Announcement Announcement Module
Collapse
No announcement yet.
DMLC maxMessagesPerTask causes inability to scale down Page Title Module
Move Remove Collapse
X
Conversation Detail Module
Collapse
  • Filter
  • Time
  • Show
Clear All
new posts

  • DMLC maxMessagesPerTask causes inability to scale down

    I was going to put in a bug/enhancement request, but decided to discuss here first. Keep in mind what started me down this path was I noticed that my DMLC was able to scale up fine, but it was never scaling back down. After digging through the source, I believe this is due to how maxMessagesPerTask is implemented which is somewhat out of line with the api documentation. I say somewhat is because it is mentioned in text for setIdleTaskExecutionLimit, but no mention of it in setMaxMessagesPerTask. Also the name of the property itself ends up being misleading.

    The max is also a min. Unless the container is stopped, it will look for messages until it reaches maxMessagesPerTask. If you use the default (-1) it will look forever. A side effect of this is the check to scale down doesn't occur until after maxMessagesPerTask is reached, hence also a minimum. Again if you use the default maxMessagesPerTask settting (-1), it will never scale down! I don't think this is the intended behavior as the class documentation implies I should just be able to set maxConcurrentConsumers higher than concurrentConsumers to achieve dynamic scaling, which includes scaling down.

    IMHO, what should happen is the task should be considered idle as soon as it doesn't receive a message. Once it doesn't receive a message, then it should check idleTaskExecutionLimit. Of course if maxMessagesPerTask is > 0, then it needs to check that after every receive call.

    Am I off base here?
    Last edited by bbohl; Dec 19th, 2012, 09:26 AM.

  • #2
    Saw this same behavior with an additional problem. Idle tasks didn't seem to commit the message, so when my app restarts, all the pending messages were rolledback into the queues.

    Comment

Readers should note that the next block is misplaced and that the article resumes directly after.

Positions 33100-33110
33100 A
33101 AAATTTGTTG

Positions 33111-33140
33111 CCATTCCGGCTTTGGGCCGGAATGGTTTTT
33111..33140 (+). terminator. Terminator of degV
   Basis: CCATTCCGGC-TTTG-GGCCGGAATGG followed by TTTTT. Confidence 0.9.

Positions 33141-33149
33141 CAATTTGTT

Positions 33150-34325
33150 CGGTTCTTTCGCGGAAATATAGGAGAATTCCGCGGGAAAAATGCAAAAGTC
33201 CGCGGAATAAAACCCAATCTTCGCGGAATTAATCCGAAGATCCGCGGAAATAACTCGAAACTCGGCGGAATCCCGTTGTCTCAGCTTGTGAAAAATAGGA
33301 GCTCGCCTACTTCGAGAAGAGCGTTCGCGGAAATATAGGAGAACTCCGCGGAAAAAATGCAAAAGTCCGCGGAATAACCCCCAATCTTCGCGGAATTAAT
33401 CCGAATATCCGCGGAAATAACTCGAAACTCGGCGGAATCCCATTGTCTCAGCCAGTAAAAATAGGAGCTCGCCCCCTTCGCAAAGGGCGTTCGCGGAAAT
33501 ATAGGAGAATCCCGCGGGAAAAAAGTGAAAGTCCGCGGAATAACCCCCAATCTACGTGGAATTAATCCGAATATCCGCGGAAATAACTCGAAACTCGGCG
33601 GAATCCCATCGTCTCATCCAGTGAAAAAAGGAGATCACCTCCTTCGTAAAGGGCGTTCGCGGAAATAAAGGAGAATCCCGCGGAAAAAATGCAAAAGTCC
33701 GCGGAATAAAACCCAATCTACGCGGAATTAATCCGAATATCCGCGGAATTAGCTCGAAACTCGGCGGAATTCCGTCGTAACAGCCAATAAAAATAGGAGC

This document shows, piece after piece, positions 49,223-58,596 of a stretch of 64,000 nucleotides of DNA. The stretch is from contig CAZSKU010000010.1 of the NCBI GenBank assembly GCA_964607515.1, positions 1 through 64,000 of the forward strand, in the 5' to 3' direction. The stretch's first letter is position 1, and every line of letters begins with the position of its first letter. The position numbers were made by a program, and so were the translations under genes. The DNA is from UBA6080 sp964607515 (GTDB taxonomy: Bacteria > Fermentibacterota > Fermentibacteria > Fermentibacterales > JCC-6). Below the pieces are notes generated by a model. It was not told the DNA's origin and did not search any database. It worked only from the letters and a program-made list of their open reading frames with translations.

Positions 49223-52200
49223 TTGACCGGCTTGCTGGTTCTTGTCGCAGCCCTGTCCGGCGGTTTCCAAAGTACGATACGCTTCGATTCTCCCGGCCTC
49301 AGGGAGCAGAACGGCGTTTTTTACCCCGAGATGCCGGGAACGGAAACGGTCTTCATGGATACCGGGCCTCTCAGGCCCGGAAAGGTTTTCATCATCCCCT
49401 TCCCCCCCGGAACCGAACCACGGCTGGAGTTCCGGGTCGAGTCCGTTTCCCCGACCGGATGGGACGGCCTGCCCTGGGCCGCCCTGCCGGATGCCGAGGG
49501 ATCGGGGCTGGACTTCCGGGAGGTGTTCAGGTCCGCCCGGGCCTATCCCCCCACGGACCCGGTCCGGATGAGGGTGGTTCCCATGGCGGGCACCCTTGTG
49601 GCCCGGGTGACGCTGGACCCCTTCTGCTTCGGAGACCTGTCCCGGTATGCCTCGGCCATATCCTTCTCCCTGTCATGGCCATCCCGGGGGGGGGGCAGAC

• #3
      That sounds like the "stuck" threads are in user code and never returned to the container.

      Comment


      • #4
        Originally posted by Gary Russell View Post
        That sounds like the "stuck" threads are in user code and never returned to the container.
        Hi Gary,

        I'm sure you know more about DMLC that I do... but this is what I've been seeing in our application. When I leave maxMessagesPerTask at the default (-1), my messages are committed and removed from the queue. However, this never decreased the number of active consumers on our queues. I changed maxMessagesPerTask and the consumers do become idle and stop listening as I wanted, but they leave unacknowledged messages behind, according to OpenMQ. Debugging shows that the consumer threads do go away, and are not stuck. Perhaps the messages get stuck in our ConnectionFactory?


        While debugging this morning, I found the code path is different when maxMessagesPerTask > 0 in line 984 of DMLC.AsyncMessageListenerInvoker.run() (Spring 3.2.2.RELEASE)

        Code:
        				if (maxMessagesPerTask < 0) {
        					messageReceived = executeOngoingLoop();
        				}
        				else {
        					int messageCount = 0;
        					while (isRunning() && messageCount < maxMessagesPerTask) {
        						messageReceived = (invokeListener() || messageReceived);
        						messageCount++;
        				}
        By default, executeOngoingLoop() is run, in the other invokeListener(). Not sure of this is the problem or not (or perhaps I'm not committing the message?). But in executeOngoingLoop, my JMS sessions are 'committed', under invokeListener they are not.

        Here's the code I use to construct my beans. We use a custom MessageListenerAdapter, but I changed the behavior to match Spring's MessageListenerAdapter and still saw the problem. We are not using a transaction manager, but local JMS transactions.

        Code:
        @Bean
          public Dispatcher dispatcher() {
            Dispatcher dispatcher = new Dispatcher();
            return dispatcher;
          }
        
          @Bean
          public MessageListenerAdapter dispatcherListenerAdapter() {
            MessageListenerAdapter adapter = new MessageListenerAdapter();
            adapter.setDelegate(dispatcher());
            adapter.setMessageConverter(messageConverter());
            adapter.setJmsTemplate(jmsTemplate());
            adapter.setRetryQueue(retryQueue());
            return adapter;
          }
        
          @Bean
          public DefaultMessageListenerContainer dispatcherContainer() {
            DefaultMessageListenerContainer container = new DefaultMessageListenerContainer();
            container.setMessageListener(dispatcherListenerAdapter());
        
            // Normally, this is 5 consumers, bump up so we keep ahead.
            container.setMaxConcurrentConsumers(20);
            container.setMaxMessagesPerTask(50);
        
            container.setDestinationName(dispatcherQueue());
            container.setConnectionFactory(connectionFactory());